The “Support. Don’t Punish campaign”, coordinated by IDPC, is also an interesting example of mobilisation around the need to review drug policies worldwide. Launched in 2013, the campaign aimed to call for harm reduction and the decriminalisation of people who use drugs. The 2013 Global Day of Action included 41 cities. In just a few years, the campaign has grown exponentially in size and reach. In 2015, the Global Day of Action counted with the involvement of thousands of activists in 160 cities worldwide. With the UNGASS fast approaching, the 2015 Day of Action had a strong focus on the Special Session. This is just one example of a global campaign that enabled many activists, including affected groups of people who use drugs to unite, reach out to the media, influence public opinion, and open or consolidate a constructive dialogue with their policy makers.

At European level, I am a member of the Civil Society Forum on Drugs (CSF) – the official mechanism by which European NGOs can discuss drug policy with European Union (EU) institutions. I am now the chair of a working group focused on the EU relations with international institutions – which means that the UNGASS was a key focus for our work this year. Through that mechanism, we offered detailed guidance and recommendations to the EU throughout the UNGASS negotiations processes. The EU is always a complicated body to influence as it is composed of 28 member states with very different opinions on drugs issues. However, this was an interesting opportunity for the 45 members of the CSF to work together and provide inputs into the EU positions around the UNGASS.

 

  1. To date, the Zero Draft document seems not to adopt NGOs proposals and suggestions on human rights and on civil society participation process. What is your opinion and do you think that the game is over or is there still time and opportunity to influence  the final resolution?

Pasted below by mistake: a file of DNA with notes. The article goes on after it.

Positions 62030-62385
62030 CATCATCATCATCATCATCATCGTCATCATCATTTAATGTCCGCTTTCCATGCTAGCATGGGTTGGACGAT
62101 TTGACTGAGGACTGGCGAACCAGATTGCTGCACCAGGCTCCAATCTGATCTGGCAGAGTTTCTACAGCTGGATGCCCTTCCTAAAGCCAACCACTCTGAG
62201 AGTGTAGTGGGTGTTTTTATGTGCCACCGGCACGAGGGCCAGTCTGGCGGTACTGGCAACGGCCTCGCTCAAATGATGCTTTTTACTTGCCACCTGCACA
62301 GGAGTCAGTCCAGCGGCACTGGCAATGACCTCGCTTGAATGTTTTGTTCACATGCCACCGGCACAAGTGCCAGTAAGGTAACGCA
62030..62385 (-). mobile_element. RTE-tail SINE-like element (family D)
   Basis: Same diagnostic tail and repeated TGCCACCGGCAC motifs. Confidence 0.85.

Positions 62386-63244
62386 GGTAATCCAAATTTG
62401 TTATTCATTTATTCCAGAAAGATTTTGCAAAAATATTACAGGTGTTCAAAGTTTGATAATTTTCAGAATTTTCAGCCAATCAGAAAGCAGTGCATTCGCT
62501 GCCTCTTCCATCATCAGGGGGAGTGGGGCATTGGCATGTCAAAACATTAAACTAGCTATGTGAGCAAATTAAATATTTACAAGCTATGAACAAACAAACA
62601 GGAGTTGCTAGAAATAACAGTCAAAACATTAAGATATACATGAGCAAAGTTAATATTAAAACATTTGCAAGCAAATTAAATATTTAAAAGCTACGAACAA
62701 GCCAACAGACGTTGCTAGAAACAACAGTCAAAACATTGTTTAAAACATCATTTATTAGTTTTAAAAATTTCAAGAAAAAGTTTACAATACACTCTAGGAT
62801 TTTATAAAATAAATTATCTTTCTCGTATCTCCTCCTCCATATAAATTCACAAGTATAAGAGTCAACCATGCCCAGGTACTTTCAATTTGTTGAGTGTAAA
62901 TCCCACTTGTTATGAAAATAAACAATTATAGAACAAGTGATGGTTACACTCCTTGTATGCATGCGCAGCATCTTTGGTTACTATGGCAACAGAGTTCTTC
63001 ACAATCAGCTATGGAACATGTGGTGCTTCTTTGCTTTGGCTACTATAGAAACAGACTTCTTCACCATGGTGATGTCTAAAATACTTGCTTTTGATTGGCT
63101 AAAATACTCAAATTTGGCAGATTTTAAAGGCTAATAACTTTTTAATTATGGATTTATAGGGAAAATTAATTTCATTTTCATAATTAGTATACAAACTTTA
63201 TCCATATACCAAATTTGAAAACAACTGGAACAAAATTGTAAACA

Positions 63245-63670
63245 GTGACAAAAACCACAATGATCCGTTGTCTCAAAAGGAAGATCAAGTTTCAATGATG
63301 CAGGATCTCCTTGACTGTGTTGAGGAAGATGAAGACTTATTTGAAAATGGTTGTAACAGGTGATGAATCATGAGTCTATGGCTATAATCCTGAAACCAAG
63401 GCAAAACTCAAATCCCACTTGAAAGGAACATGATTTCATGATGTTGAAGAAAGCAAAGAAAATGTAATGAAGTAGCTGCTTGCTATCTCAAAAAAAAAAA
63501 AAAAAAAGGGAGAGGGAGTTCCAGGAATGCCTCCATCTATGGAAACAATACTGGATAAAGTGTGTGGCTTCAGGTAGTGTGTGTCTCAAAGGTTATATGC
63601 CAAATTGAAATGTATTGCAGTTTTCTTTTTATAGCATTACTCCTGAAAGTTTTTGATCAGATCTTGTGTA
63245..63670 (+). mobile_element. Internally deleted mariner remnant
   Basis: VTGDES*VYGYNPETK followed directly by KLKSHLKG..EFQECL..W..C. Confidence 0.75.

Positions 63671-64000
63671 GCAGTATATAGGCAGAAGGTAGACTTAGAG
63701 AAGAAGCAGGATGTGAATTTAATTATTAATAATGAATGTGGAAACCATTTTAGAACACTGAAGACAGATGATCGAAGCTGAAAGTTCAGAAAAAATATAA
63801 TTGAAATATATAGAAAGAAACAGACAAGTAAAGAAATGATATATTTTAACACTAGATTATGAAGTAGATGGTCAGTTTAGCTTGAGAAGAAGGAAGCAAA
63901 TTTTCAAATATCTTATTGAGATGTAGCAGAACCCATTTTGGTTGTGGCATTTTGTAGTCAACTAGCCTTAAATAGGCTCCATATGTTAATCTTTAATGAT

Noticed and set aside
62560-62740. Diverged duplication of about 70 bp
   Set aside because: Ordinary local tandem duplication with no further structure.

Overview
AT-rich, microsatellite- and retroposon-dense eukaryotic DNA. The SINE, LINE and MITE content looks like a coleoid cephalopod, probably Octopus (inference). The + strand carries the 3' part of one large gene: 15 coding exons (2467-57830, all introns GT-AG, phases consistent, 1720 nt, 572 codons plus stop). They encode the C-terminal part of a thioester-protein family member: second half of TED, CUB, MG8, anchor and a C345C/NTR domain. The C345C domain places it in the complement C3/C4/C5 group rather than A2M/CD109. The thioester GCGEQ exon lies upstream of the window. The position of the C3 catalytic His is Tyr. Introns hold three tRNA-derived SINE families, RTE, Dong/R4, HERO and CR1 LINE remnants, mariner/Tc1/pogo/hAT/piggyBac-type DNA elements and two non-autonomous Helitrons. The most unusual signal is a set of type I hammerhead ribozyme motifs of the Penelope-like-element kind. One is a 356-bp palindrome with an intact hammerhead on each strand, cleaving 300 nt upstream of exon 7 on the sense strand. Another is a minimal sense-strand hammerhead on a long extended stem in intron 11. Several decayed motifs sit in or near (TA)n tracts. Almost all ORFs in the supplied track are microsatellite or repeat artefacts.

The UNGASS outcome document has now been adopted by the CND in Vienna. Because of diplomatic sensitivities, it is unlikely that member states will reopen the document in New York – although it is still a possibility. In terms of NGO engagement, there is little now that can be done in terms of influencing the document. We worked very hard throughout the negotiation process to provide inputs into the draft, offering UN agreed language to support the negotiations, and facilitating dialogues between member states and NGO experts.

The outcome document is nowhere near as strong as we had hoped it to be, but some wins were made. Overall, we must remember that the UNGASS is much broader than the outcome document. We are now turning towards the UNGASS roundtables and thematic debate to ensure that the discussions reflect the need for an approach based on health, human rights, development and human security, and that the voice of NGOs is heard within and outside the UN building in New York.

 

  1. Considering all the factors influencing Ungass, in your opinion and in NGOs view, which could be a “satisfying” outcome of Ungass 2016 in a NGOs perspective?

One of the key outcomes of the UNGASS is a reflection of the fact that the Vienna Consensus is now broken – there is a clear division between UN member states on global drug control. We are now far away from the unifying slogan of the 1998 UNGASS “A drug-free world, we can do it”. Although some member states continue to promote this approach, it is evident that many others are now firmly promoting a more pragmatic, less repressive approach. If the reports of the UNGASS roundtables adequately reflect this new situation, it will be a win for us.

Another outcome of the UNGASS we have been pushing for would be the establishment of an expert advisory committee which would be tasked with revising the tensions between the UN drug conventions and reforms happening on the ground – in particular with regards to cannabis and the coca leaf. This proposal has unfortunately not made it into the UNGASS outcome document, but this is something that we – and a number of UN member states – will continue to promote until the end of the UNGASS.

For more information about this, I encourage you to have a look at this blog post we have just published on the UNGASS wins and failures.